Barbecue

It’s the most purely American food-and that’s maybe the
only thing about it everyone agrees on

 

You can’t get good barbecue in Paris, London, or Hong Kong, but you can get 18 varieties in Lexington, North Carolina, and 7 in Piano, Texas. Barbecue is the all-American food, particularly south of the Mason-Dixon Line. But American barbecue—whether it’s known as barbecue, BBQ, bar-b-q, ’cue, or just Q—is more than a way of cooking: It’s myth, folklore, and American history; it’s politics (like the time Texas Gov. W.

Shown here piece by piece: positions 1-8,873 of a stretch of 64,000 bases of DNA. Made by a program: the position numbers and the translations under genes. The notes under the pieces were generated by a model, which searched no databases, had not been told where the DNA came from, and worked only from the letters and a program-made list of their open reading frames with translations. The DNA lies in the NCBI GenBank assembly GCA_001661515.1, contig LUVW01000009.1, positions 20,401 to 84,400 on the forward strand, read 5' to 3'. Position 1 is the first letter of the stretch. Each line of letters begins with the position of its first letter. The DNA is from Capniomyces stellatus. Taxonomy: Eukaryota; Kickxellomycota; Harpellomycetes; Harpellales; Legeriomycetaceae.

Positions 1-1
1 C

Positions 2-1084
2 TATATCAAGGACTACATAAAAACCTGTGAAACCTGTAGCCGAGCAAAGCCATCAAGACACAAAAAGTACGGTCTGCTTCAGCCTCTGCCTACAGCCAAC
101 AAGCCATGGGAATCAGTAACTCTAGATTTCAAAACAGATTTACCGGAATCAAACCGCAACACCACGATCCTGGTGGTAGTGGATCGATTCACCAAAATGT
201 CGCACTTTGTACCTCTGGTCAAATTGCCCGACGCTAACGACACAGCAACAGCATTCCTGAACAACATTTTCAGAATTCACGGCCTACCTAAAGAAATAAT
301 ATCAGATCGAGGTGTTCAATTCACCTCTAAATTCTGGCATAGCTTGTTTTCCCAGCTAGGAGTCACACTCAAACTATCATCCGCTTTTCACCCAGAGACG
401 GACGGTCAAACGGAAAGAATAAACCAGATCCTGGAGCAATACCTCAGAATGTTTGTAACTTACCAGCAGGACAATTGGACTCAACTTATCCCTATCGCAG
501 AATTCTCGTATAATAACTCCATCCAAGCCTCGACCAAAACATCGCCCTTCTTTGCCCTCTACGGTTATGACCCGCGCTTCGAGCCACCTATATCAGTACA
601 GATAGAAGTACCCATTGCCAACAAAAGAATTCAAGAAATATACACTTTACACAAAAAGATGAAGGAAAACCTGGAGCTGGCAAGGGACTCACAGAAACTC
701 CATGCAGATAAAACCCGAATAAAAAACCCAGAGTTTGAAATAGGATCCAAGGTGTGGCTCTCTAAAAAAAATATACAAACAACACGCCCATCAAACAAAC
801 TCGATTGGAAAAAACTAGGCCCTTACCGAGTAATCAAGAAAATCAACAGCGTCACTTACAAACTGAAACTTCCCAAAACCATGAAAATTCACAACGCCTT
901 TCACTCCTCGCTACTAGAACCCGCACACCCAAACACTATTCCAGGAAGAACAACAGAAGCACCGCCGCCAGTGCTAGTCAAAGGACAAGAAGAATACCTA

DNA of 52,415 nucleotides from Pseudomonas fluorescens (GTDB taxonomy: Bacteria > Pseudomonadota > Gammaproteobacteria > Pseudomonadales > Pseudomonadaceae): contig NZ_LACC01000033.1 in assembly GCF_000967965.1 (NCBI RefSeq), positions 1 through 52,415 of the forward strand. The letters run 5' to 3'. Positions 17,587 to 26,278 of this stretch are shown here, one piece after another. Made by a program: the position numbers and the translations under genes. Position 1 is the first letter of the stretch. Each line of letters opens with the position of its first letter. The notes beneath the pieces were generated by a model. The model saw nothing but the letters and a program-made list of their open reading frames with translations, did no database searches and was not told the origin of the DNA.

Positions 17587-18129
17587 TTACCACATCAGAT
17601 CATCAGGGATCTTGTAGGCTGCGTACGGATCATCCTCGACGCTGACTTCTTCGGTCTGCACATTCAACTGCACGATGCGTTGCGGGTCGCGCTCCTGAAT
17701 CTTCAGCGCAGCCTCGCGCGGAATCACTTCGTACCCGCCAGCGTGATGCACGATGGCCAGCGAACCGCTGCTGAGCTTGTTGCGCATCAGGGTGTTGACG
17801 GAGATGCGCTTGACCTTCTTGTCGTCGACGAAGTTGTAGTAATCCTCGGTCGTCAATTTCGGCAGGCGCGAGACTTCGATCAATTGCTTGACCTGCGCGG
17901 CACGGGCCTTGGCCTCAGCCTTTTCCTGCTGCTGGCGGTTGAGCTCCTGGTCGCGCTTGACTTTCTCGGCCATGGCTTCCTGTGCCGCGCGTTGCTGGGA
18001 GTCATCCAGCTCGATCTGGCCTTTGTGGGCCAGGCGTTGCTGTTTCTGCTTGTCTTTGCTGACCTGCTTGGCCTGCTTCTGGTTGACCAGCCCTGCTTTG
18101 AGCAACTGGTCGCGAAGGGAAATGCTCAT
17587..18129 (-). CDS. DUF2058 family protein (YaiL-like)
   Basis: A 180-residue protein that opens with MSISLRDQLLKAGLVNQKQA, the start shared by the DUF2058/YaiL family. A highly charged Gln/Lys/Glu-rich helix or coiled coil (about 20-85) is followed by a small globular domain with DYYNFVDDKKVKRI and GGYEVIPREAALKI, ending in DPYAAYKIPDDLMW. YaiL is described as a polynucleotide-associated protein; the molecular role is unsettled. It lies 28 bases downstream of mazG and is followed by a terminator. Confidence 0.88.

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Deli

The woman whose great-grandfather introduced pastrami to the New World explores an American institution that is as hard to define as it is easy to recognize

 

The great immigration of the late-nineteenth century brought unheard-of things to America: Tin Pan Alley, Bakelite, the first air-conditioned hat. And thanks to Sussman Volk, pastrami. In 1887, a not-great year for Jews in Vilna, my great-grandfather packed up his wife and seven children and headed for New York. He had nine fingers, having shot one off to avoid the Russian draft.

 
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